Minnesota’s winter winds set records
Gusty days in Duluth have doubled in recent years.
DULUTH — The wind has been blowing across Minnesota in recent winters like it hasn’t in at least the past half-century, part of a recent gusty trend that climatologists and meteorologists are at a loss to fully explain.
December through February was the second windiest meteorological winter in Duluth, measured by the number of high-gust days, topped only by the winter of 2019-20, said Kenny Blumenfeld of the Minnesota State Climatology Office.
In Duluth, winds gusted to 30 mph or higher on 40 days over those three months this winter. The past few years have been the windiest on record by far.
“The whole of 2021 was gusty, too, with 133 of those 30 mph gust days, behind 2020, which had 134 such days," Blumenfeld noted.
Northlanders noticed the wind-chill factor while ice fishing, on chairlifts at ski hills and just walking their dogs. In combination with colder-than-normal temperatures since January, the winds made the winter seem even more brutal.
Accurate, comparable wind data only goes back to 1973, Blumenfeld noted, when airports standardized where they took wind measurements, so it’s unclear if our ancestors experienced gustier times.
Windiest winter in Twin Cities, St. Cloud
It’s not just a Duluth phenomenon. In the Twin Cities, winds gusted to 30 mph or higher on 46 days this winter, blowing away the previous record of 32 gusty days. That means that more than half the winter days saw wind gusts over 30 mph. The 50-year average is just 13 days per winter.
St. Cloud had 29 days with 30 mph gusts over meteorological winter, compared to a previous record of 22 days and the long-term average of just under nine days.
Something has happened since 2011, the beginning of much gustier times in Minnesota, with annual 30 mph gust days increasing dramatically over previous levels. Like Duluth, 2020 was the gustiest full year in southern Minnesota as well, with 168 days of 30 mph gusts in the Twin Cities and 114 at St. Cloud.
The trend has been even more pronounced since 2019.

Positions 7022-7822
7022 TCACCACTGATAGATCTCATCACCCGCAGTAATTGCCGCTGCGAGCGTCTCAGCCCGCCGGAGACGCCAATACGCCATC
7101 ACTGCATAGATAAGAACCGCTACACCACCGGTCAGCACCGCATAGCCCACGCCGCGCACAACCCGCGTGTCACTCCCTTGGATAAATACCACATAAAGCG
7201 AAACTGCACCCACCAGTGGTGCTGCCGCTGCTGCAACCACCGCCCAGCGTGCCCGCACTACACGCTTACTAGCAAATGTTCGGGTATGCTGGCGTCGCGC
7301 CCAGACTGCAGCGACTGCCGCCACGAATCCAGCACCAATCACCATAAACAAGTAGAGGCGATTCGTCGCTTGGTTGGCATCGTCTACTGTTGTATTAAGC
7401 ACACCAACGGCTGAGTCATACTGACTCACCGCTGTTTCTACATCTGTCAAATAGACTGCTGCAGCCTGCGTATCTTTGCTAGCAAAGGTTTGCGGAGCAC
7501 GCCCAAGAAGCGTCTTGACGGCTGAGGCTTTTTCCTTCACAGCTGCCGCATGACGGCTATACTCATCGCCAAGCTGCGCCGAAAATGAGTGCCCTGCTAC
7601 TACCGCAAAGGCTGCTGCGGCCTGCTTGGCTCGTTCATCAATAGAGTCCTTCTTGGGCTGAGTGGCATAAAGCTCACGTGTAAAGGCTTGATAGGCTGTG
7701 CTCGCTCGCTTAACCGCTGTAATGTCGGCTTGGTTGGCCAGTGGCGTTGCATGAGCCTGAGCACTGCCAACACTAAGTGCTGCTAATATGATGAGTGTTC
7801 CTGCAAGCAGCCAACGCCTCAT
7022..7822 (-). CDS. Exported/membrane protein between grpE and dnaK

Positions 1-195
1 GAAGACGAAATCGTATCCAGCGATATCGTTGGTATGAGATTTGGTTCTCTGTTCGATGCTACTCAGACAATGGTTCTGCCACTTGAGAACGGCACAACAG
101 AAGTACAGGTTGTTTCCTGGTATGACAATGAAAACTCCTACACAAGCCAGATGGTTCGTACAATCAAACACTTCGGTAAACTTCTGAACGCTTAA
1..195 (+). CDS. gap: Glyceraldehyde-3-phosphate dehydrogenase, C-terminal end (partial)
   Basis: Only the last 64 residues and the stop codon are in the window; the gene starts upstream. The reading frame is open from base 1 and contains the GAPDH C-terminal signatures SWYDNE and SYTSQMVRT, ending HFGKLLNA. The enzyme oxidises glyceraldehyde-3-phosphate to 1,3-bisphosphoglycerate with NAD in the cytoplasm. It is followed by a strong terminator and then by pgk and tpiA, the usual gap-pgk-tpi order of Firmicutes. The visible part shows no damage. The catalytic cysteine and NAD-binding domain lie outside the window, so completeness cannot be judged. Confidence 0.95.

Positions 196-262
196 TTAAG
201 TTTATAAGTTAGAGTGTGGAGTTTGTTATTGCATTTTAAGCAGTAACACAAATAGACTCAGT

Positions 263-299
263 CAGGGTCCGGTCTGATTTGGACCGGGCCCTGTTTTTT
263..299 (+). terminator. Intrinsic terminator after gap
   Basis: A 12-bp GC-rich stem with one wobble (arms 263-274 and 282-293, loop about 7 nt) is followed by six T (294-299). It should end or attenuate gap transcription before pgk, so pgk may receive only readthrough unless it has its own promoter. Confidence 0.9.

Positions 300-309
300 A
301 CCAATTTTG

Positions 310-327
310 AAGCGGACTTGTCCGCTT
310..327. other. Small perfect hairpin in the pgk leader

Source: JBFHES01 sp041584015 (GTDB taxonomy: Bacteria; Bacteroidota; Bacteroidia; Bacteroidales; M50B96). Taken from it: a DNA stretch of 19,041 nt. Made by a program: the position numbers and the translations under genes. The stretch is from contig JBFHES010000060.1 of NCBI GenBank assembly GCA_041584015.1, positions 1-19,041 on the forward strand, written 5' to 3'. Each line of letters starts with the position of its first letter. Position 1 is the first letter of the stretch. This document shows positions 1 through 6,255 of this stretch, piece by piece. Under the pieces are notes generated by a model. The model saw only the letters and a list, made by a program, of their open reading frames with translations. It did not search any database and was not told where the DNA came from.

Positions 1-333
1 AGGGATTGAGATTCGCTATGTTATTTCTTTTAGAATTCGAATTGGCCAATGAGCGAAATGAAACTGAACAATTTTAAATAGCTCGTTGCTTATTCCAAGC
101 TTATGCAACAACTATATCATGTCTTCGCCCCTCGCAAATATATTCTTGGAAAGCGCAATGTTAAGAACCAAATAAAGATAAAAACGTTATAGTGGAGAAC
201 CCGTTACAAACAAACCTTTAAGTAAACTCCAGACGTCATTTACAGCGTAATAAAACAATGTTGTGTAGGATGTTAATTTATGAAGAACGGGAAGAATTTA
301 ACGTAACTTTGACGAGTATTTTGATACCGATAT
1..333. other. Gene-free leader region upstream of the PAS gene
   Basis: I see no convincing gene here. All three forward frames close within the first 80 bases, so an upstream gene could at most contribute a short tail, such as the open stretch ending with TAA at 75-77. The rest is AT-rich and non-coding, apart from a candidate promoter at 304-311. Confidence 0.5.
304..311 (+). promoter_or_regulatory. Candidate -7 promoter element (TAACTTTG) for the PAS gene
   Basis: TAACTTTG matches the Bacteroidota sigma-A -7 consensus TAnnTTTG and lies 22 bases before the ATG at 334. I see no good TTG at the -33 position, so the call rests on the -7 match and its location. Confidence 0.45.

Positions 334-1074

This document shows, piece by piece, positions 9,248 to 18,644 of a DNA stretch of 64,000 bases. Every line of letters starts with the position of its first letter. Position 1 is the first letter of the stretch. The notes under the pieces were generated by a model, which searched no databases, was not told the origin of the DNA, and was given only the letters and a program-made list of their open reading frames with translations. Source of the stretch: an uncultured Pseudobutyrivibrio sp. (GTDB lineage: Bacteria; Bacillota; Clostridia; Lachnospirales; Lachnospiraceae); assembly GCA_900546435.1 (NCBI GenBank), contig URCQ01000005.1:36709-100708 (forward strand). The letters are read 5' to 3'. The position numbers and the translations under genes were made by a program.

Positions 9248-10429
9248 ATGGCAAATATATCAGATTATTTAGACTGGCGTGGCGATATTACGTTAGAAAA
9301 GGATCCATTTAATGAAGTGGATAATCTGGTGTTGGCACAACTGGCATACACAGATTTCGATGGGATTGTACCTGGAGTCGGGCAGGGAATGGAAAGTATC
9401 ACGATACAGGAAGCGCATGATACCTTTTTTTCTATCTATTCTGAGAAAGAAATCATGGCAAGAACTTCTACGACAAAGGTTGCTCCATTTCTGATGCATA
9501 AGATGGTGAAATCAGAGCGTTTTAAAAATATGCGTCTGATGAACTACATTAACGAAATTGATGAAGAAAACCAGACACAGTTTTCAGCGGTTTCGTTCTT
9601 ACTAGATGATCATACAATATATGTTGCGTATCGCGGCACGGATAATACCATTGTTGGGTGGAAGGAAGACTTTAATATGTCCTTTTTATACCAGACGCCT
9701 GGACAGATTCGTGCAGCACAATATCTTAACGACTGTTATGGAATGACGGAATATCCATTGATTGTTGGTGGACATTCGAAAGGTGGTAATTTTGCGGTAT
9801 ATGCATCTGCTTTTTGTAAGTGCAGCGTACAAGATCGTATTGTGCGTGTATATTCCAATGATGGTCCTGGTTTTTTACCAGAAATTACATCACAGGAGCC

Wind, of course, is the movement of air across the landscape, usually between areas of contrasting temperature and/or barometric pressure. Weather fronts or weather systems that often bring weather changes also often bring windier conditions, and this winter has seen lots of fronts pass by.
“We don’t know exactly why, but it definitely is associated, at least partially, with temperature changes (with) frontal passages,” Blumenfeld said.
But more passing weather fronts aren’t the only thing going on. Blumenfeld added that airports across the state (where many weather measurements are taken) in recent years began using high-tech sonic wind sensors with no moving parts.
“Although we know it definitely has been gusty, we do not yet know if these new sensors are more sensitive than their predecessors,” Blumenfeld said.
Yet, even that wouldn’t explain such a big increase.
“One of the reasons we’re cautious about interpreting some of these recent changes in wind gusts is that they really look pretty dramatic. The gusty days at Duluth have basically doubled, or more-than-doubled compared to historical averages, and that’s what we’re seeing across the state,’’ he added. “We had a lot of temperature changes this winter, but they didn’t stand out quite like that. If it truly has become twice as gusty, that would indicate a fundamental change in certain meteorological conditions — those that govern windiness and gustiness — and we do not have evidence for that just yet.”
There is evidence that climate change is having an impact, but it’s not always clear how or how much. A 2019 study by Princeton researchers, published in Nature Climate Change, found that the daily average wind speed over the northern mid latitudes increased roughly 7% since 2010 as over-land temperatures have increased, especially at night. That’s a reversal of declining wind speeds observed from 1978 to 2010 that had been so noticeable that scientists called it “global terrestrial stilling.”
Using models to investigate multiple factors that influence the behavior of global winds, the Princeton researchers found that big climate patterns that affect temperatures in certain parts of the world have a major influence on wind speeds. Temperature differences between neighboring regions, or between the ocean and nearby land areas, can affect the flow of air. The authors suggested that a shift between certain natural climate cycles may have helped trigger the switch from slower to faster winds.
The gusty days at Duluth have basically doubled, or more-than-doubled compared to historical averages, and that’s what we’re seeing across the state.
Locally, a study by University of Minnesota Duluth researcher Jay Austin, the first person to uncover the rapid warming of Lake Superior surface waters more than a decade ago, found that those warming waters — and less contrast between water and air temperatures — likely led to an increase in wind speeds recorded by weather buoys around the big lake. Austin’s research found that wind speeds over Lake Superior increased 12% between 1985 and 2008 as water temperatures warmed, with lake winds increasing years before over-land winds started going up.
Experts note that increasing winds are good for production of carbon-free, wind-generated electricity but not so good for keeping forest fires in check.
John Myers reports on the outdoors, environment and natural resources for the Duluth News Tribune. He can be reached at firstname.lastname@example.org .